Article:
Strategy for the development of a matched set of transport-competent, angiotensin receptor-deficient proximal tubule cell lines

  • Philip G. Woost
  • Robert J. Kolb
  • Margaret Finesilver
  • Irene Mackraj
  • Hans Imboden
  • Thomas M. Coffman
  • Ulrich Hopfer
Articles Cell and Tissue Models


In the proximal convoluted tubule (PCT) angiotensin II (Ang II) modulates fluid and electrolyte transport through at least two pharmacologically distinct receptor subtypes: AT1 and AT2. Development of cell lines that lack these receptors are potentially useful models to probe the complex cellular details of Ang II regulation. To this end, angiotensin receptor-deficient mice were bred with an Immortomouse®, which harbors a thermolabile SV40 large-T antigen (Tag). S1 PCT segments from kidneys of F2 mice were microdissected, placed in culture, and maintained under conditions that enhanced cell growth, i.e., promoted Tag expression and thermostability. Three different types of angiotensin receptor-deficient cell lines, (AT1A [−/−], Tag [+/−]), (AT1B[−/−], Tag [+/−]),and (AT1B[−/−], Tag [+/+]), as well as wild type cell lines were generated. Screening and characterization, which were conducted under culture conditions that promoted cellular differentiation, included: measurements of transepithelial transport, such as basal monolayer short-circuit current (Isc; −3 to 3 μA/cm2), basal monolayer conductance (G, 2 to 10 mS/cm2), Na in3 + -phosphate cotransport (ΔIsc of 2 to 3 μA/cm2 at 1 mM), and Na in3 + -succinate contransport (ΔIsc of 1 to 9 μA/cm2 at 2 mM). Morphology of cell monolayers showed an extensive brush border, well-defined tight junctions, and primary cilia. Receptor functionality was assessed by Ang II-stimulated \-arrestin 2 translocation and showed an Ang II-mediated response in wild type but not (AT1A [−/ −], AT1B [−/−]) cells. Cell line were amplified, yielding a virtually unlimited supply of highly differentiated, transportcompetent, angiotensin receptor-deficient PCT cell lines.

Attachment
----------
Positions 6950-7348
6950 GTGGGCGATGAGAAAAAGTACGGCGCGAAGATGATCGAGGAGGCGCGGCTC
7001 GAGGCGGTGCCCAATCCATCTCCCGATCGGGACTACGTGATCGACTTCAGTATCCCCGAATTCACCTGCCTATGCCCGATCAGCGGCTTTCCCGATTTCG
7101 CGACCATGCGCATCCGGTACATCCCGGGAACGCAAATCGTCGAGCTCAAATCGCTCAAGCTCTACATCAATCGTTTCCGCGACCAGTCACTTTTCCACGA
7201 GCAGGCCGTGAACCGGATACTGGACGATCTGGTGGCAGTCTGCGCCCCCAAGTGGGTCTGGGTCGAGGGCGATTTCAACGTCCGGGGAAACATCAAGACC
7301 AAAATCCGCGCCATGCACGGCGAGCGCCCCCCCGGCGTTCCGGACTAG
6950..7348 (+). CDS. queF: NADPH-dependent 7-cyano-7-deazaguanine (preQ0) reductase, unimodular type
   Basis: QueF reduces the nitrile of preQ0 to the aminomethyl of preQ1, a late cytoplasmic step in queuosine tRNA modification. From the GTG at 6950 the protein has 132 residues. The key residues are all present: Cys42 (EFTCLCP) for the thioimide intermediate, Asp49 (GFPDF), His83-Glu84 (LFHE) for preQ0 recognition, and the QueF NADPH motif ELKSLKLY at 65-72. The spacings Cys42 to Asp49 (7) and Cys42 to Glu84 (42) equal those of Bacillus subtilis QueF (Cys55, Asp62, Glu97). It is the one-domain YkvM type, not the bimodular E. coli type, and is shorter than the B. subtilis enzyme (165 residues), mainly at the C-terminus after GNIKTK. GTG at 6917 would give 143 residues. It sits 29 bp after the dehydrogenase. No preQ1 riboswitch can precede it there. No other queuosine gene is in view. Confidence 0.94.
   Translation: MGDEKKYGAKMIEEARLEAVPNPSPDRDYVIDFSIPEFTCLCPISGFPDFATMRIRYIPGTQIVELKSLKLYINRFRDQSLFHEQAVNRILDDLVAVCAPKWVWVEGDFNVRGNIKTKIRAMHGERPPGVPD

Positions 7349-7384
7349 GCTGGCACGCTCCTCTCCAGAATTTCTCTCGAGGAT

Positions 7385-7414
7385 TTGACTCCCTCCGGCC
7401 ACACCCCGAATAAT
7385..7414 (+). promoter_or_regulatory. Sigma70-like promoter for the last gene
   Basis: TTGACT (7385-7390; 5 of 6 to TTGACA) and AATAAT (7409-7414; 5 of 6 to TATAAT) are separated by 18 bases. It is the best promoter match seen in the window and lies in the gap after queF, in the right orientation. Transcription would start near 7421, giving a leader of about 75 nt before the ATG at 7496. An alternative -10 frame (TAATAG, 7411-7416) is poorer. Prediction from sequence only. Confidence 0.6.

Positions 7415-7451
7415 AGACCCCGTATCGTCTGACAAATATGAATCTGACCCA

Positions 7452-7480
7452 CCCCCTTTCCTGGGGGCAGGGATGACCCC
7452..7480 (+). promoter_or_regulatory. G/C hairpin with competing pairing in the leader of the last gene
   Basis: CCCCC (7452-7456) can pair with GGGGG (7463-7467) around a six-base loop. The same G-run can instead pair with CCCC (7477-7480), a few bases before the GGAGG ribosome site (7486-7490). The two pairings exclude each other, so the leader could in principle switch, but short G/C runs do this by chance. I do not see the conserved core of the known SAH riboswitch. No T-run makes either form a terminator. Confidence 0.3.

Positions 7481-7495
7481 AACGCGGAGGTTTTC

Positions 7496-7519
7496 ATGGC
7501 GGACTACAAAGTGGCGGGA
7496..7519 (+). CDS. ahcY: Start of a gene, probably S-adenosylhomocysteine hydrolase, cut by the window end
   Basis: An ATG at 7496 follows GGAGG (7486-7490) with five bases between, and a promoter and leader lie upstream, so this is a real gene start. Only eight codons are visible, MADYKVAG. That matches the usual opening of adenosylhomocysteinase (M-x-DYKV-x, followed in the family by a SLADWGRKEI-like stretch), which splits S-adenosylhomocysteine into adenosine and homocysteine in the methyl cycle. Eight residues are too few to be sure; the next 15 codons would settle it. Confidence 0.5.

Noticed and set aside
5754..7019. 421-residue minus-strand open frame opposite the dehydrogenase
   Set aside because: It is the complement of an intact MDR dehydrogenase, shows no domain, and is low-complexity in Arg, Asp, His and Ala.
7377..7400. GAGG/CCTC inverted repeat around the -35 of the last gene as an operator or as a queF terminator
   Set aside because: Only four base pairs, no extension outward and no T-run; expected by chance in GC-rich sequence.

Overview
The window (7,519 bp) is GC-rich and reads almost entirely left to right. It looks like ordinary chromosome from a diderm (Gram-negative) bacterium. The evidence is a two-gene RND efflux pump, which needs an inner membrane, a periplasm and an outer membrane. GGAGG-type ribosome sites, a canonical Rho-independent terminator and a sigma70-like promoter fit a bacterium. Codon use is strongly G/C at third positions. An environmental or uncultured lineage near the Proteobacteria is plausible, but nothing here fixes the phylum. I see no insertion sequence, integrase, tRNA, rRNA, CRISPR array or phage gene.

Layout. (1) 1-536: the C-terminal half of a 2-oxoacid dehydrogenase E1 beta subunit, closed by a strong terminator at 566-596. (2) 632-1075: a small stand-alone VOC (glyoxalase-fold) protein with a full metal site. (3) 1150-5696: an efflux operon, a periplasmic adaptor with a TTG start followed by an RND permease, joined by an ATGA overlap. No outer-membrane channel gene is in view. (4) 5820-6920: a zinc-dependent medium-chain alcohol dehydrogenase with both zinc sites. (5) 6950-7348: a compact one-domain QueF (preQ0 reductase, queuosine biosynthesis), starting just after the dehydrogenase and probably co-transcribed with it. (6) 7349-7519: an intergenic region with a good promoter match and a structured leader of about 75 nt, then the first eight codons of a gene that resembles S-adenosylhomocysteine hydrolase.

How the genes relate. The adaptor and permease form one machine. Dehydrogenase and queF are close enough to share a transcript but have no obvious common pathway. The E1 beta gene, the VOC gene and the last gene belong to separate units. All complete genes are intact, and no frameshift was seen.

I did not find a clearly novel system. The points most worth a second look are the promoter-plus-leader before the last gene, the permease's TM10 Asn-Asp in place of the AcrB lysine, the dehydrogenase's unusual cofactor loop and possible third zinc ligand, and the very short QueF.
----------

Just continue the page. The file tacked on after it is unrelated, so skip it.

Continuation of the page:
Key words

cilium electrolyte transport epithelial cell line Immortomouse® proximal tubule SV40 large T-antigen 


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Copyright information

© Society for In Vitro Biology 2006

Authors and Affiliations

  • Philip G. Woost
    • 1
  • Robert J. Kolb
    • 2
  • Margaret Finesilver
    • 1
  • Irene Mackraj
    • 3
  • Hans Imboden
    • 4
  • Thomas M. Coffman
    • 5
  • Ulrich Hopfer
    • 1
  1. 1.Department of Physiology and BiophysicsCase Western Reserve UniversityCleveland
  2. 2.Harvard Medical SchoolBrigham and Women's HospitalBoston
  3. 3.Department of Human Physiology and Physiological Chemistry, School of Basic and Applied Medical SciencesUniversity of Durban-WestvilleDurbanSouth Africa (I. M.)
  4. 4.Institute of ZoologyUniversity of BerneBerneSwitzerland
  5. 5.Department of Medicine-NephrologyDuke University and Durham Veterans Affair Medical CentersDurham

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